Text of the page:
The Canal Zone Postal Service issued the 15-cent Gamboa- After commemorative (Scott 131), one of stamps in the Twenty-fifth Anniversary Series, on August 15, 1939. Along with fifteen other stamps, it is part of two groups of eight 'before' and eight 'after' scenes of important Canal Zone areas and facilities.
The scene strongly resembles that on the 14-cent stamp. However, by the time this shot was taken on December 22, 1922, electric pylons ran along the Panama Railroad tracks and the Gamboa Dike, destroyed on October 10, 1913, by President Woodrow Wilson, was gone. The dike's destruction allowed the waters of the Chagres River to flow into the Gaillard Cut. A pair of steamers plies its way through the Canal, and a train heads towards Cristobal, the Caribbean port city.
The 15-cent stamp covered first class postage to the United States, parts of Latin America, and parts of the Caribbean. This rate also applied to a minimum fee registered letter. It was relatively successful in terms of sales compared with the lower values. Of the 313,200 copies printed, just over 105,000 sold. Postmasters took them off sale on February 28, 1941. Officials destroyed the remaining 208,000 copies on April 12, 1941.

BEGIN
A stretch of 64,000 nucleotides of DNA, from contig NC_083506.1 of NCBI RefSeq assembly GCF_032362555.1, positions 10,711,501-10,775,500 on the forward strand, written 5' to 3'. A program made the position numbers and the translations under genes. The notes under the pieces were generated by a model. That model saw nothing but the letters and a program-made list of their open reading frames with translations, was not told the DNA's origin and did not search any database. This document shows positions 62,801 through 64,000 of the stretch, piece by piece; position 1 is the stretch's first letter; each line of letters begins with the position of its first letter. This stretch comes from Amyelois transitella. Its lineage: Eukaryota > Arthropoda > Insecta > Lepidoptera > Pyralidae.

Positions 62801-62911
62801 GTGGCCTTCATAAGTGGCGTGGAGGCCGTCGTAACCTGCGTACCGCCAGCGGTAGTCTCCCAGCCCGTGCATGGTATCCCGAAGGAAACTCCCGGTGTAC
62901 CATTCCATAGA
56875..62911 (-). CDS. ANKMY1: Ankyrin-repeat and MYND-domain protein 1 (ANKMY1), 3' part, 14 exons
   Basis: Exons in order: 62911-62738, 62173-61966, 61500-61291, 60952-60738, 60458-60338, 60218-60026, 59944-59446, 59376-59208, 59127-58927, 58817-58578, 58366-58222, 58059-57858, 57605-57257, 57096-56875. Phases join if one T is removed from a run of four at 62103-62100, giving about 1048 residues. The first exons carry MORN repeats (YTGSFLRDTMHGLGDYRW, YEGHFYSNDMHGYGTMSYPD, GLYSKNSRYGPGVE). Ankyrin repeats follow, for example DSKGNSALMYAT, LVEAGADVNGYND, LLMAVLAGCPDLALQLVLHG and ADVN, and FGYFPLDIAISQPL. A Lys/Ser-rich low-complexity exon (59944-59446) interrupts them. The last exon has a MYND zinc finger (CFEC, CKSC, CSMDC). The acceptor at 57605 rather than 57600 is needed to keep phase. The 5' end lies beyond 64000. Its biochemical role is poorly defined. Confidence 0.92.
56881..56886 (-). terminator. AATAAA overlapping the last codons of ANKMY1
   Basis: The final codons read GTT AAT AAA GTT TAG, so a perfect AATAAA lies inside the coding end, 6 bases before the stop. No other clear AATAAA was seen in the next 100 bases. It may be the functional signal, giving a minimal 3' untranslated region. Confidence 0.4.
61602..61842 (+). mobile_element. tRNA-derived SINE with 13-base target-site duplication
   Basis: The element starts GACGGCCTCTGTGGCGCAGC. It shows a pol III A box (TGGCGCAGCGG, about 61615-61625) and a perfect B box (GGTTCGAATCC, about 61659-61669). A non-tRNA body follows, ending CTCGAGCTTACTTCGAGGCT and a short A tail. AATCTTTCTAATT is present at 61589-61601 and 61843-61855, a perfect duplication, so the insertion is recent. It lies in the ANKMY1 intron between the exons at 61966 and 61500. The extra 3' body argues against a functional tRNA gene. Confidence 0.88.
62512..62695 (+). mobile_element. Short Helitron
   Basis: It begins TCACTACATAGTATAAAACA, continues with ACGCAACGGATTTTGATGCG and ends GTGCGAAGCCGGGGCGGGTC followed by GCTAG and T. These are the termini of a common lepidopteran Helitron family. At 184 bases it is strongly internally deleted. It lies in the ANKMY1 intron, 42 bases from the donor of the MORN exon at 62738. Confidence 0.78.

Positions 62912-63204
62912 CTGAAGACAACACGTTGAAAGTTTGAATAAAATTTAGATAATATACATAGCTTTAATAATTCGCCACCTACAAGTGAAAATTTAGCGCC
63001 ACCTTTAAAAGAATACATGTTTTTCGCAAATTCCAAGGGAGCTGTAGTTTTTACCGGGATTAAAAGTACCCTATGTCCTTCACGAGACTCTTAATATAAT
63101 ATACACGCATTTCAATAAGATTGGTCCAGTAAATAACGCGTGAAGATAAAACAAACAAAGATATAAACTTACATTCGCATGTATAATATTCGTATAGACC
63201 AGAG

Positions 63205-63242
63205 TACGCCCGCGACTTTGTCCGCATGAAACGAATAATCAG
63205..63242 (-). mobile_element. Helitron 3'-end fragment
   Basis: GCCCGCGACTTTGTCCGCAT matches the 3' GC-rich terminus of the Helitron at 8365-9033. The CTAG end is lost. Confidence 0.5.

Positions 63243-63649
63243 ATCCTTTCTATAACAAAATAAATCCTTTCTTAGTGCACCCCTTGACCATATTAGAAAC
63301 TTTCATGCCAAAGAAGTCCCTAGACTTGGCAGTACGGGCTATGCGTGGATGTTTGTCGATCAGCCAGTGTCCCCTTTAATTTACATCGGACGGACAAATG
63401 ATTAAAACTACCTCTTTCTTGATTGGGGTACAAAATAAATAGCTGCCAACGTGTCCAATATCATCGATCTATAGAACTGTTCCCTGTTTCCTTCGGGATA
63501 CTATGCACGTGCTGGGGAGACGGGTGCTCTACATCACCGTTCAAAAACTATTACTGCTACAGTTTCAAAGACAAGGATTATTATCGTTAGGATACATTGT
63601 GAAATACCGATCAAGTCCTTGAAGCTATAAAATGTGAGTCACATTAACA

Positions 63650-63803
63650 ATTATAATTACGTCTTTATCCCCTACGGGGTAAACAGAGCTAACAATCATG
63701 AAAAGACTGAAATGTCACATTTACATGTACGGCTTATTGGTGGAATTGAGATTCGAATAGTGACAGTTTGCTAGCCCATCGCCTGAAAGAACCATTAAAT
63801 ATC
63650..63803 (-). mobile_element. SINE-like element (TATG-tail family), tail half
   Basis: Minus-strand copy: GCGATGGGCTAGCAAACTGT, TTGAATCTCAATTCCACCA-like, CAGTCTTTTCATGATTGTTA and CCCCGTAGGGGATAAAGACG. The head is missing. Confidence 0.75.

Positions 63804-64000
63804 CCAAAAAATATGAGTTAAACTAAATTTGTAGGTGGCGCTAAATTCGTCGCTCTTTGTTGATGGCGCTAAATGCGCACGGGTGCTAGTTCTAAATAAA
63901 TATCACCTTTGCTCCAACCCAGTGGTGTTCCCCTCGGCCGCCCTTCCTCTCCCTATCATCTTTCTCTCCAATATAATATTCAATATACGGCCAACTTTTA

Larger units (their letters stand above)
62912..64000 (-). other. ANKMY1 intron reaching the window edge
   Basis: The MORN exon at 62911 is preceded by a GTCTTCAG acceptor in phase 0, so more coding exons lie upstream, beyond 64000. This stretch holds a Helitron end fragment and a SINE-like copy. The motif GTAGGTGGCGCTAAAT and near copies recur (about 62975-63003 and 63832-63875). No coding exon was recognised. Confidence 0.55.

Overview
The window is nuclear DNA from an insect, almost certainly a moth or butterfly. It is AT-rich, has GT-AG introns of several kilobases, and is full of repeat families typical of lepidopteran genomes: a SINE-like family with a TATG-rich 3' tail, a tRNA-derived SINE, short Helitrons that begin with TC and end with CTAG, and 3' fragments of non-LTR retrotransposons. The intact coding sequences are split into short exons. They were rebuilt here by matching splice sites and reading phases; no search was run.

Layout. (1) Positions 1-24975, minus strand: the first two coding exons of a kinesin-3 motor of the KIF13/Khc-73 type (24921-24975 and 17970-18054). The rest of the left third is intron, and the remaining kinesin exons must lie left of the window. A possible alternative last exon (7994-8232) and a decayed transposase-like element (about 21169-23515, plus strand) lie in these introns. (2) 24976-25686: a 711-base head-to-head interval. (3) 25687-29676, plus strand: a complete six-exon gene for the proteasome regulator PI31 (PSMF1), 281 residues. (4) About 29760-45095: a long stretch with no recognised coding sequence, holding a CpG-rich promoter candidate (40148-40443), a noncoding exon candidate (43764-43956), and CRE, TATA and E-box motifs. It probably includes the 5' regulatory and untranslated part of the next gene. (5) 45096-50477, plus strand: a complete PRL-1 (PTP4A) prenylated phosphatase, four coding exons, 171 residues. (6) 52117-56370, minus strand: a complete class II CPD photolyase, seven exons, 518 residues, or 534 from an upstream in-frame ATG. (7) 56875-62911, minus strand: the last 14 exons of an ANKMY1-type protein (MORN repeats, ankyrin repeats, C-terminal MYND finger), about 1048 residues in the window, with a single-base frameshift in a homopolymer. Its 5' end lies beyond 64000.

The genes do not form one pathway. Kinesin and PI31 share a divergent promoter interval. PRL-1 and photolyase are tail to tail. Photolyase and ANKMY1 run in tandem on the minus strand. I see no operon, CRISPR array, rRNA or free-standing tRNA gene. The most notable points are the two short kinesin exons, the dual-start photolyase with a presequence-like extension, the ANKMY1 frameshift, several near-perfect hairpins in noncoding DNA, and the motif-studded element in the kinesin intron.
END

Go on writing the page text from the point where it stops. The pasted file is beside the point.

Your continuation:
Patrons used the stamp on airmail letters when they chose not to use the Twemtu-fifth Anniversary airmail stamp intended for that purpose. It appears on a great variety of first day covers. In addition, collectors saved many unused copies. Since fifteen cents paid the minimum registry fee at the time, it appears on covers using that service. In addition, patrons used it with other stamps, and it appears in non-philatelic usages as one of a group of stamps on a cover or packet. Despite its relative frequency of use, it is still scarce on cover.